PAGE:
The Physics- Engineering Debate

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The Physics- Engineering Debate


Sean Bentley, Director, Society of Physics Students and Sigma Pi Sigma

The author in transition… wearing his engineering honor society shirt while working in an ultrafast optics lab during his PhD training.

Thanks largely to popular media, there is a misconception that physicists never consider anything of practical concern. Meanwhile, engineers (while badly represented by the media in their own right) are credited with making our day-to-day lives better. Along with this is the mistaken view that if you study physics your only employable options are a PhD or high school teaching, whereas the fast road to a lucrative career is a degree in engineering.

When selecting a major, I heard similar things, even from those whom we expect to trust for advice, such as high school guidance counselors. Thus as someone who wanted to work at NASA as soon as possible, I started my degree in electrical engineering. After a few semesters of pragmatic courses and an internship at my hometown utility company, I knew I was more drawn to the fundamental questions than developing a product, process, or network. I took as much quantum, solid state, electromagnetics, and optics as I could. As I was still under the illusion that a physics degree was not the route to a career, I continued on my original path, but happily added a physics minor. The hook then became fully set, and I completed my PhD and became a physics professor.

But what of the advice I was given? Over the years, I have interacted with a large number of people like me who migrated from engineering into physics, and an even larger group who started in physics and now work in engineering. The line between these fields is much more blurry than many would have you believe. I’ve heard it said that everything starts as physics, and if it is useful it is claimed by engineering. While this is an oversimplification, there is some truth here. All engineering is based on fundamentals often developed in physics. Science truly does drive innovation.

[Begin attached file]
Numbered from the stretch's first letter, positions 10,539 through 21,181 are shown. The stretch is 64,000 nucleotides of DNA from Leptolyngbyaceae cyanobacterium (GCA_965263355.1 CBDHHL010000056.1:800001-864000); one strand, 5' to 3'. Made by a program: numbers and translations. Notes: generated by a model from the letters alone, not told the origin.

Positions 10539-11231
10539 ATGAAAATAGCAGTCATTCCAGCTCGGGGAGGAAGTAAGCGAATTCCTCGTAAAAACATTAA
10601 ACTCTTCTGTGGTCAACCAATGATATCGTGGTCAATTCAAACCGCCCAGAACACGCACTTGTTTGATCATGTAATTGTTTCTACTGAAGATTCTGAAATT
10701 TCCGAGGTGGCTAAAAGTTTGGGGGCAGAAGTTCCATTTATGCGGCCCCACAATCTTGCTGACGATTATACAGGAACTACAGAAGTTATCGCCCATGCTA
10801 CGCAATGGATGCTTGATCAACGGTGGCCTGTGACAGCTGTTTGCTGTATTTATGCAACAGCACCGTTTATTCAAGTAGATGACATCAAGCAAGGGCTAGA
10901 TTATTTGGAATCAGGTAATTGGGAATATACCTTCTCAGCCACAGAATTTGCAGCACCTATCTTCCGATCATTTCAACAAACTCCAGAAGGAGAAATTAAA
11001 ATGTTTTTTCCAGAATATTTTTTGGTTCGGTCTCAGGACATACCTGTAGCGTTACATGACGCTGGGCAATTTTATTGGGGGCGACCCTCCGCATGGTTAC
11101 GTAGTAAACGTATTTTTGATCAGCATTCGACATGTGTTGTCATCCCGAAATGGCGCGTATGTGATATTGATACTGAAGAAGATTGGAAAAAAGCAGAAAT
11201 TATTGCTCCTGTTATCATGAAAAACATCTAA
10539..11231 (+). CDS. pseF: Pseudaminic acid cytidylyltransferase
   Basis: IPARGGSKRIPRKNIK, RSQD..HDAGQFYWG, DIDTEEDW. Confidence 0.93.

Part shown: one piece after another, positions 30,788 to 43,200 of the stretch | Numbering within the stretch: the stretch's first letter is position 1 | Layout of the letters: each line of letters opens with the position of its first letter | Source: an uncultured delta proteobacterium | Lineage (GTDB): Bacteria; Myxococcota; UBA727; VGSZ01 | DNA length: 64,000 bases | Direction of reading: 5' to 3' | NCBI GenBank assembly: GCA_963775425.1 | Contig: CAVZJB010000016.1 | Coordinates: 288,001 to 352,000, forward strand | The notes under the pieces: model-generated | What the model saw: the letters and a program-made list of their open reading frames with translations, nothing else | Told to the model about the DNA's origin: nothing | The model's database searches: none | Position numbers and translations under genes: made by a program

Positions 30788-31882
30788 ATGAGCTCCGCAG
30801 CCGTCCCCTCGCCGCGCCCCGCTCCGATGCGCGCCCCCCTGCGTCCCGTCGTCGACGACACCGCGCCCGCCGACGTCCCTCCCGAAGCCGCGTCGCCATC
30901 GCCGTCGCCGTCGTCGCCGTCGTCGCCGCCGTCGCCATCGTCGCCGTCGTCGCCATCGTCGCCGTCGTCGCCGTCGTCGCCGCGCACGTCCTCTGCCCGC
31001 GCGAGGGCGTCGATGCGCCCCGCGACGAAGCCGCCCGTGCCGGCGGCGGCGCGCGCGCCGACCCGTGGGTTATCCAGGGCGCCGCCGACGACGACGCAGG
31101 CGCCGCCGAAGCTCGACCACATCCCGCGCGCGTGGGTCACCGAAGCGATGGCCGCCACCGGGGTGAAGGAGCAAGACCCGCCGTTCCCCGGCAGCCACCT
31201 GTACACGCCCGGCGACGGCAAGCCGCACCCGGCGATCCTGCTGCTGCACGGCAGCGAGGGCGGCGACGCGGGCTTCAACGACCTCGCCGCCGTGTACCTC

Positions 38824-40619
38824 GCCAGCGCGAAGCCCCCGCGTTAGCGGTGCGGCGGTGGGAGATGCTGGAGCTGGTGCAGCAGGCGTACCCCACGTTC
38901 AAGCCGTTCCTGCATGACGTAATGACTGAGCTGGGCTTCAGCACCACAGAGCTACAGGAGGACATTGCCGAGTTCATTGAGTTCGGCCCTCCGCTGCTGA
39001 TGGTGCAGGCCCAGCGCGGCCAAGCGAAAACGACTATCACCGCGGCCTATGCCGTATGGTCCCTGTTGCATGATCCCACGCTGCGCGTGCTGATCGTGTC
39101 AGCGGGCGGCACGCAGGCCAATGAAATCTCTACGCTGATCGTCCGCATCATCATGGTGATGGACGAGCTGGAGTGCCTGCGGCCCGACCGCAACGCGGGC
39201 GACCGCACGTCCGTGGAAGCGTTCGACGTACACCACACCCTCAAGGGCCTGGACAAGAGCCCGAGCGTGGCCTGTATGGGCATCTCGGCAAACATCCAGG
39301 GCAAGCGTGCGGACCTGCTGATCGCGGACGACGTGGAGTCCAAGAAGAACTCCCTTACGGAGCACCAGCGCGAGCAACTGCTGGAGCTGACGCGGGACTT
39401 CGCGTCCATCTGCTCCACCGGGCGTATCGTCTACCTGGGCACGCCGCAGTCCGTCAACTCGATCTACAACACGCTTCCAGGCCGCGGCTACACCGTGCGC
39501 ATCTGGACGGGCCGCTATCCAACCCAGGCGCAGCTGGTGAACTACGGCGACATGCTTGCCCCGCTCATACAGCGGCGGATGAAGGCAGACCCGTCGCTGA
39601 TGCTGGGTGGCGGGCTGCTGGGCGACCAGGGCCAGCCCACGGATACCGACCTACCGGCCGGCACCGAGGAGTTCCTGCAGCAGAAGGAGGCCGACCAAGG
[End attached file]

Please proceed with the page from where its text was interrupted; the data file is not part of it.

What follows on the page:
While some research may not seem to have any immediately obvious applications, many physicists are working on problems that could well be applicable to engineering within years if not less. The tools developed by engineers in turn allow physicists to probe more deeply and accurately. At the edge of high-tech, scientists and engineers often work side by side and can be hard to distinguish. As for employment possibilities, our own Career Pathways data shows that many students go directly from a bachelors in physics into the workforce, and often find jobs in engineering.

Whether you want to work in pure physics research, engineering, or something completely unrelated, rest assured that studying physics will teach you to think creatively and solve complex problems—two of the most needed skills for many jobs, and ultimately for navigating life. //

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